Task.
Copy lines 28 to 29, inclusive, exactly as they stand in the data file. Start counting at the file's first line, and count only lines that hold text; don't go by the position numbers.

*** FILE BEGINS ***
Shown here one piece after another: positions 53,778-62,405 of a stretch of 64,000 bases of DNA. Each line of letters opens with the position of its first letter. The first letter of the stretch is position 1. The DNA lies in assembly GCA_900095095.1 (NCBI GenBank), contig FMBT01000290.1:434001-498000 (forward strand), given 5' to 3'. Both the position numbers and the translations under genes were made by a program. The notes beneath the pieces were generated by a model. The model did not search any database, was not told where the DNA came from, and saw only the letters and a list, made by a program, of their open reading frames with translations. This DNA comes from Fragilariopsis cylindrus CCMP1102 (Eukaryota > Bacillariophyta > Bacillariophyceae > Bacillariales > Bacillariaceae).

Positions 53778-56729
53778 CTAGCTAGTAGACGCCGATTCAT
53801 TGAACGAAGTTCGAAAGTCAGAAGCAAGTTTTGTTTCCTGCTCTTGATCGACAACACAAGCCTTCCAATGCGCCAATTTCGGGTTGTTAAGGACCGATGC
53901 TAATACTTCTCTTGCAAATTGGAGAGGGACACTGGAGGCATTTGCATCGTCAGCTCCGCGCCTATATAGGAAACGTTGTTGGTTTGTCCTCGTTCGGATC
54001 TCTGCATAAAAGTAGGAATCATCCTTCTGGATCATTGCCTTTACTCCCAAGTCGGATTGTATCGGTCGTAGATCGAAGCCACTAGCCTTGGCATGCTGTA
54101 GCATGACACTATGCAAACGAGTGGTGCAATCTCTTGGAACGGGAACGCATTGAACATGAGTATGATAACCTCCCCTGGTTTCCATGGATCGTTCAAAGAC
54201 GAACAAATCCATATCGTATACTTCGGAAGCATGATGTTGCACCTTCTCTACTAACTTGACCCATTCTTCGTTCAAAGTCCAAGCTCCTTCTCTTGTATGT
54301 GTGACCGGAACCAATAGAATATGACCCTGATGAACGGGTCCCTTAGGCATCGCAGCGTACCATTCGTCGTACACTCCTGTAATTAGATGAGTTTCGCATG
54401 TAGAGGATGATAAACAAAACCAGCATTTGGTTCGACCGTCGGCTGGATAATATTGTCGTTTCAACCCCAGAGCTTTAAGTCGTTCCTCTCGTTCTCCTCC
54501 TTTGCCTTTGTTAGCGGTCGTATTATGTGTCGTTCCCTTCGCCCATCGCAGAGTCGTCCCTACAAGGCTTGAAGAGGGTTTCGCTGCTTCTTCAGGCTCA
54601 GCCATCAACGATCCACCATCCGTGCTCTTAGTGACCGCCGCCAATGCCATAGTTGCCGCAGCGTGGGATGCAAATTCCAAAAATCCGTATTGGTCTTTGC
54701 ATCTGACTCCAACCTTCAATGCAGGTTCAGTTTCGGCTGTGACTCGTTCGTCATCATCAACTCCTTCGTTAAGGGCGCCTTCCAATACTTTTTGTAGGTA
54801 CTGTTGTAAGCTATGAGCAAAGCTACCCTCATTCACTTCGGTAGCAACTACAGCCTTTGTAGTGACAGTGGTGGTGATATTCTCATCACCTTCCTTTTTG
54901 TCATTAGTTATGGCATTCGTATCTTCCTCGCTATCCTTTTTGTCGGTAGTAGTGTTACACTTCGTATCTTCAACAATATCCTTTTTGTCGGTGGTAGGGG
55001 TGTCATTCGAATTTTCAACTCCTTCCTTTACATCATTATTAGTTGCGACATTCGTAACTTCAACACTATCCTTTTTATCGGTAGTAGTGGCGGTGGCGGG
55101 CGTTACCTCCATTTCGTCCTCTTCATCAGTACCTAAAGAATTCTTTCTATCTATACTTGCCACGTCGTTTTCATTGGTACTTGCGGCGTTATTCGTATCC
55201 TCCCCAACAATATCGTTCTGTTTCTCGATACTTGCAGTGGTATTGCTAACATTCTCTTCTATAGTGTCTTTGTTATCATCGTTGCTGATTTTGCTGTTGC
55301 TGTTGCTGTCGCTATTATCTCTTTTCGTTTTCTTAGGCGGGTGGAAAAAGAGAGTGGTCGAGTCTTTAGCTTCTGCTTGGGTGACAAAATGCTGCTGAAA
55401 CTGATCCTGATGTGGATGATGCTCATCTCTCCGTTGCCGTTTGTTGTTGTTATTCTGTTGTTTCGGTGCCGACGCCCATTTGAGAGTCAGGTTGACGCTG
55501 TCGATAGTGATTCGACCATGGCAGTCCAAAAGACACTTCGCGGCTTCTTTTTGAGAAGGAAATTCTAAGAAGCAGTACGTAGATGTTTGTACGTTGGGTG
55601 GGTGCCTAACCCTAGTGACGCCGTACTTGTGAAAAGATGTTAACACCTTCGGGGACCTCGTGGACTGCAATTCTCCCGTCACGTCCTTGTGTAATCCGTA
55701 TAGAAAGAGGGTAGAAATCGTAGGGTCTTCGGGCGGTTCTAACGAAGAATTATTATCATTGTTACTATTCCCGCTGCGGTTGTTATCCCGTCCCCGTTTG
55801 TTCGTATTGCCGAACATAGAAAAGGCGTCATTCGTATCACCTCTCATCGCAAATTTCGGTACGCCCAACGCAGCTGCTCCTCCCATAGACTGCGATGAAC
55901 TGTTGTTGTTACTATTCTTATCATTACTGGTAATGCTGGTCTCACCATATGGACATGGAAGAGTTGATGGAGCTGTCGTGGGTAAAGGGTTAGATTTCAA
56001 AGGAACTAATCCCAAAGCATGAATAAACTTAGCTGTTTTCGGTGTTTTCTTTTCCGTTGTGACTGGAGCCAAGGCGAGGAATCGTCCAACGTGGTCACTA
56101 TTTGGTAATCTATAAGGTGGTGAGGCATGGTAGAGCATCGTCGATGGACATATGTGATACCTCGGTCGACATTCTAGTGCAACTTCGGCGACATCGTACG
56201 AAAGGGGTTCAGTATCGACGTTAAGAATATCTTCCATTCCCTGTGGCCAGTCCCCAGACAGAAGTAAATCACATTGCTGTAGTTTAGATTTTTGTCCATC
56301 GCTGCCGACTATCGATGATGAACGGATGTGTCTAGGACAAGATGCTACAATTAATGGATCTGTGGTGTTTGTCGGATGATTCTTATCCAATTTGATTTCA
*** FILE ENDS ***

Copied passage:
56201 AAAGGGGTTCAGTATCGACGTTAAGAATATCTTCCATTCCCTGTGGCCAGTCCCCAGACAGAAGTAAATCACATTGCTGTAGTTTAGATTTTTGTCCATC
56301 GCTGCCGACTATCGATGATGAACGGATGTGTCTAGGACAAGATGCTACAATTAATGGATCTGTGGTGTTTGTCGGATGATTCTTATCCAATTTGATTTCA